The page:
Jim Kayes’ Blog: School ball
Jim cruises down memory lane, recalling his Miami Vice-esque ball ensemble as his daughters get ready for school ball.
Words: Jim Kayes
When we were planning our wedding, my wife kept talking about table decorations. I was a bit bemused. What’s to decorate?
Cutlery, booze, maybe some flash napkins – and off we go. Quietly but firmly I was pushed to the side as she took an even firmer grip on planning for the big day.
So it was with our eldest daughter’s school ball.
It’s fair to say I had no idea what went into getting ready for such an event even if I do take credit for finding the much-talked-about hair and make-up expert. She, a work colleague from TV3 and SKY Sport, readily agreed to help after those in the know (my wife and the eldest) had spent weeks ignoring my offer to find someone and fretting themselves silly over their failure to do so.
School balls today are a far cry from what they were when I was at school though, to be honest, now I know I truly have no idea of how this looked then from a female perspective.
We lads hired or borrowed a suit and tie, Mum made sure we had a corsage for our dates, and off we went. My school was so small we were allowed to attend the ball from the fifth form and when I look at that photo of me back then, I appear to be about 12.
I took the daughter of one of Mum’s best friends who lived down the road. She was a year older, which was exciting, and allowed a chaste kiss on her cheek at the end of the night.
In the sixth form, Miami Vice was popular on TV and my mate Johnny and I used the fashion of Crockett and Tubbs to inspire what we wore to the ball. You be the judge.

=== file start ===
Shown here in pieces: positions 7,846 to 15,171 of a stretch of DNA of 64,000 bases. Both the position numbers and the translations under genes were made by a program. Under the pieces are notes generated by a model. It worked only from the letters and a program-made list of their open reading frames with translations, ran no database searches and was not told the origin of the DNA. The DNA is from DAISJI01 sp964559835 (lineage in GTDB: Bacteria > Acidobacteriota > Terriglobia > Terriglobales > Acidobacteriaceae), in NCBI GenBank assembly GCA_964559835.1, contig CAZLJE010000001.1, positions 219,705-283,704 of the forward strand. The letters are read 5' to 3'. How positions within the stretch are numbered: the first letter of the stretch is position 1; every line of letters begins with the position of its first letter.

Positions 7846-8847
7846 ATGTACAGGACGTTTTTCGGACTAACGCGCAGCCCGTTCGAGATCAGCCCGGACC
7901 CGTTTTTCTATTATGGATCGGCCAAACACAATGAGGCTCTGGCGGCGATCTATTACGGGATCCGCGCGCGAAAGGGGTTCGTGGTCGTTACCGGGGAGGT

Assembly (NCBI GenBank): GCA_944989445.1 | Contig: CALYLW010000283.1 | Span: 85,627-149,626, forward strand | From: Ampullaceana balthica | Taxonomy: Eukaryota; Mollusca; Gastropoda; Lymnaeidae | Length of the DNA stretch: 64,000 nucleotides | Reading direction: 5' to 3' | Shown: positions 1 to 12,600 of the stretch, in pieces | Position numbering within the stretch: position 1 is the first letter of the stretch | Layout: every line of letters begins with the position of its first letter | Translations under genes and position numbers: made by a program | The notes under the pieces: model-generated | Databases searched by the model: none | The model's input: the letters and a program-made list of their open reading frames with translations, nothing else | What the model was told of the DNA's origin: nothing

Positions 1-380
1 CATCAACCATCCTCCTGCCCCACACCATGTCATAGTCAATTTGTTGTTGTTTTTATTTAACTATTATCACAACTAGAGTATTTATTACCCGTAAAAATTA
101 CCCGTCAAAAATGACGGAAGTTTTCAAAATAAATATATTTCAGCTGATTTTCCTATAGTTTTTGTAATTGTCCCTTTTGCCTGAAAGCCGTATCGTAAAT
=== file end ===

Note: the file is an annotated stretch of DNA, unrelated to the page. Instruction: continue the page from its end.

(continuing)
A year later there was no inspiration but as it was our last ball, it was a great night. Each year the process for getting ready was pretty basic – shower, get dressed, gel the hair (hey, it was the 80s and no, there was no need to shave).
I should have learnt after 25 years with my wife that it is a rather different process for women, even for young, tom-boy women like my daughters.
When we first started dating and I realized my wife and I operate on different clocks, I would arrive at her flat armed with a book to read in the extra 30-45 minutes it would take for her to be ready.
Sometimes I’d fib about when we had to be where we were going, so when we got there “late” we were actually on time.
No surprise then, that on our wedding day she was 40 minutes late to the church having forgotten, apparently, a bouquet that meant they had to turn back en route.
So I should have been smarter, earlier, in the school ball process and realized that I was way out of my depth and that there were layers of detail to this that I would never truly understand.
Hair and makeup was one such layer. The confusion came about because I know the eldest, like her younger sister, is most comfortable in shorts, t-shirt and hoodie with sand in her toes and sea salt dried on her face.
I was imagining she’d have a shower, run a brush through the tangle of hair and be off. More fool am I.
Nails were done the day before, shoes purchased specifically for the big day and the dress ordered weeks in advance. Hair and makeup were done (superbly) that afternoon.
It is difficult, as a father, to keep up with the swift passage daughters make from being our “little girl” to young women. You want them to be strong, opinionated, articulate and independent, but then find it tough to let go and accept they are not kids any more, but young adults.
The school ball brought that crashing home for me. She looked stunning. All grown up and gorgeous. The best bits of her mum. It must have been a dusty evening because something was making my eyes water.
She was meant to go with a mate from the surf club, but just a few days before the ball the school ruled that Year 12 students, which is what he is, weren’t allowed.
Then a lad who is the head boy at a nearby school asked her if he could go with her, but she turned him down.
“He doesn’t want to go with me,” she explained, “he just wants to go to the ball.”
So off she went, by herself, but gorgeous and confident, and far from alone.